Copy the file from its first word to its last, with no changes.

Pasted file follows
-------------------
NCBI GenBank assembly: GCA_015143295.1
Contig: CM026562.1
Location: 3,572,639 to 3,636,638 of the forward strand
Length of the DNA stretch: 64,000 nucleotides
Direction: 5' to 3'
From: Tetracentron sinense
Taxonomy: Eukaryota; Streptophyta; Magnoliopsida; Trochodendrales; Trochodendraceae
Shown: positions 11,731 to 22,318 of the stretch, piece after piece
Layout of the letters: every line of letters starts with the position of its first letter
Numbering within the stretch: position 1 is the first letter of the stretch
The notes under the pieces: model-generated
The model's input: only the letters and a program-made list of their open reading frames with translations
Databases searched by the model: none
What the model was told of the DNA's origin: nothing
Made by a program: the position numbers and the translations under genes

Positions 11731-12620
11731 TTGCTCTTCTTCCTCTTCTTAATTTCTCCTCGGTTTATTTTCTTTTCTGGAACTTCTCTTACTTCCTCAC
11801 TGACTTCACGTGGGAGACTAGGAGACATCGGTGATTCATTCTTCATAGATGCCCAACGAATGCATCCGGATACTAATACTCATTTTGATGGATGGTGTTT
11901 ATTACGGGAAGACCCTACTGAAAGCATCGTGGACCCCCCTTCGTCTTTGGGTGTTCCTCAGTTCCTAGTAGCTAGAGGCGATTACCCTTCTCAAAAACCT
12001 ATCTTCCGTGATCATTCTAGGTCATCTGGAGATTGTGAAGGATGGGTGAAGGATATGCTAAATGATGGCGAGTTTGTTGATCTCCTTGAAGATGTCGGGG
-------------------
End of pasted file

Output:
NCBI GenBank assembly: GCA_015143295.1
Contig: CM026562.1
Location: 3,572,639 to 3,636,638 of the forward strand
Length of the DNA stretch: 64,000 nucleotides
Direction: 5' to 3'
From: Tetracentron sinense
Taxonomy: Eukaryota; Streptophyta; Magnoliopsida; Trochodendrales; Trochodendraceae
Shown: positions 11,731 to 22,318 of the stretch, piece after piece
Layout of the letters: every line of letters starts with the position of its first letter
Numbering within the stretch: position 1 is the first letter of the stretch
The notes under the pieces: model-generated
The model's input: only the letters and a program-made list of their open reading frames with translations
Databases searched by the model: none
What the model was told of the DNA's origin: nothing
Made by a program: the position numbers and the translations under genes

Positions 11731-12620
11731 TTGCTCTTCTTCCTCTTCTTAATTTCTCCTCGGTTTATTTTCTTTTCTGGAACTTCTCTTACTTCCTCAC
11801 TGACTTCACGTGGGAGACTAGGAGACATCGGTGATTCATTCTTCATAGATGCCCAACGAATGCATCCGGATACTAATACTCATTTTGATGGATGGTGTTT
11901 ATTACGGGAAGACCCTACTGAAAGCATCGTGGACCCCCCTTCGTCTTTGGGTGTTCCTCAGTTCCTAGTAGCTAGAGGCGATTACCCTTCTCAAAAACCT
12001 ATCTTCCGTGATCATTCTAGGTCATCTGGAGATTGTGAAGGATGGGTGAAGGATATGCTAAATGATGGCGAGTTTGTTGATCTCCTTGAAGATGTCGGGG